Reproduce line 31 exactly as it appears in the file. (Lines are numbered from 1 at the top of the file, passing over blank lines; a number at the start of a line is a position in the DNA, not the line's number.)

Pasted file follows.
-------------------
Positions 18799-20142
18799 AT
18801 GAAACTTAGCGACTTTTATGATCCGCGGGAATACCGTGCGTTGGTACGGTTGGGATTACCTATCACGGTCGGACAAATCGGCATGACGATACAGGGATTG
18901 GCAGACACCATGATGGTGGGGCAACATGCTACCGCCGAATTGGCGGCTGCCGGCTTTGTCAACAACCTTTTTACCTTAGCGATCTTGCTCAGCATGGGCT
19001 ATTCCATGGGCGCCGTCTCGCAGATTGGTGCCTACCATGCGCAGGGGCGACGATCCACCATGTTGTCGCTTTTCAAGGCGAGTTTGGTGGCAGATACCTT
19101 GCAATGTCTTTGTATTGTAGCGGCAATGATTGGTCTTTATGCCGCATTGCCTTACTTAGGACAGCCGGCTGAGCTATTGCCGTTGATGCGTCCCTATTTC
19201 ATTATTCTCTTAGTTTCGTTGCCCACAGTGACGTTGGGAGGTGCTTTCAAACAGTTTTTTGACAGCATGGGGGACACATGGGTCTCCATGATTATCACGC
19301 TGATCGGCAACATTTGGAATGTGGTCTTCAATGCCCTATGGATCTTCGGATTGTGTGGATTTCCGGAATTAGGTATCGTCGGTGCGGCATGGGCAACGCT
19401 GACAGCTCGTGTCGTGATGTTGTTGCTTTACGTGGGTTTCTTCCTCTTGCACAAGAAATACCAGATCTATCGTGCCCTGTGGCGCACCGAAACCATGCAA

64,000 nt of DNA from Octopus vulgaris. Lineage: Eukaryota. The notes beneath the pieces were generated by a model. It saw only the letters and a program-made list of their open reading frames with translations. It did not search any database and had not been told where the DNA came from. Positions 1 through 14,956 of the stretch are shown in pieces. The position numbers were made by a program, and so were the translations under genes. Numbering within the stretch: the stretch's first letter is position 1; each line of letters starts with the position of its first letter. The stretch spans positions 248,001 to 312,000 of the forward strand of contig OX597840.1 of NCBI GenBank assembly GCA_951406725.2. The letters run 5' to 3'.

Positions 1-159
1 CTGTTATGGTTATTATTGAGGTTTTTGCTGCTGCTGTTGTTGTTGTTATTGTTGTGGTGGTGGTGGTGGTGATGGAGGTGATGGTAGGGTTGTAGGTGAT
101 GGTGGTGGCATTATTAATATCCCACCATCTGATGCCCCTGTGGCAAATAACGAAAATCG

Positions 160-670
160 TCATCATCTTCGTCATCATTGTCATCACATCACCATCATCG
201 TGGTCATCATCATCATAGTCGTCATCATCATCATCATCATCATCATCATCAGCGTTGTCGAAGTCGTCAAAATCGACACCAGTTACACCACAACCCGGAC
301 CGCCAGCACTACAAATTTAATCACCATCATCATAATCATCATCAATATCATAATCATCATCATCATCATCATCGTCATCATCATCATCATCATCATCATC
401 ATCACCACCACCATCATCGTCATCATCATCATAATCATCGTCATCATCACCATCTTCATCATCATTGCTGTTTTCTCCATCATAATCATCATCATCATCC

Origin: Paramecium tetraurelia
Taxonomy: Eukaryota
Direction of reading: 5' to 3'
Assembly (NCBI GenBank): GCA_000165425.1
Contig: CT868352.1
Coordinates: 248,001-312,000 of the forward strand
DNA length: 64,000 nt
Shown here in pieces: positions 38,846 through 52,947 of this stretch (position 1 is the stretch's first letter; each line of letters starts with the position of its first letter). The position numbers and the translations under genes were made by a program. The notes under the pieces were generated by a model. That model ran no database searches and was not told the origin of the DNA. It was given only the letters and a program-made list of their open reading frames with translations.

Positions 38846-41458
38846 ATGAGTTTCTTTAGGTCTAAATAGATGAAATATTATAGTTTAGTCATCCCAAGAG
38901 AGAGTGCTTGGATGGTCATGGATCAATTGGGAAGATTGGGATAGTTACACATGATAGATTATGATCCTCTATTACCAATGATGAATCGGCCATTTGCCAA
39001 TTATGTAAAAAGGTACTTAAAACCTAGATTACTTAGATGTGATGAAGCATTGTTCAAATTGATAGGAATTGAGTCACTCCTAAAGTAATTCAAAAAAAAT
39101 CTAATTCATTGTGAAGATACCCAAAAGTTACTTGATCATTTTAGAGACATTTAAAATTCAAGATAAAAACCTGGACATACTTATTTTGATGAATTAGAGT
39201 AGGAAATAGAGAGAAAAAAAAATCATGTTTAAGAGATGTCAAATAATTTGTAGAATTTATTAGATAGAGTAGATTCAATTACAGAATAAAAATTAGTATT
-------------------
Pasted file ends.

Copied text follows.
39101 CTAATTCATTGTGAAGATACCCAAAAGTTACTTGATCATTTTAGAGACATTTAAAATTCAAGATAAAAACCTGGACATACTTATTTTGATGAATTAGAGT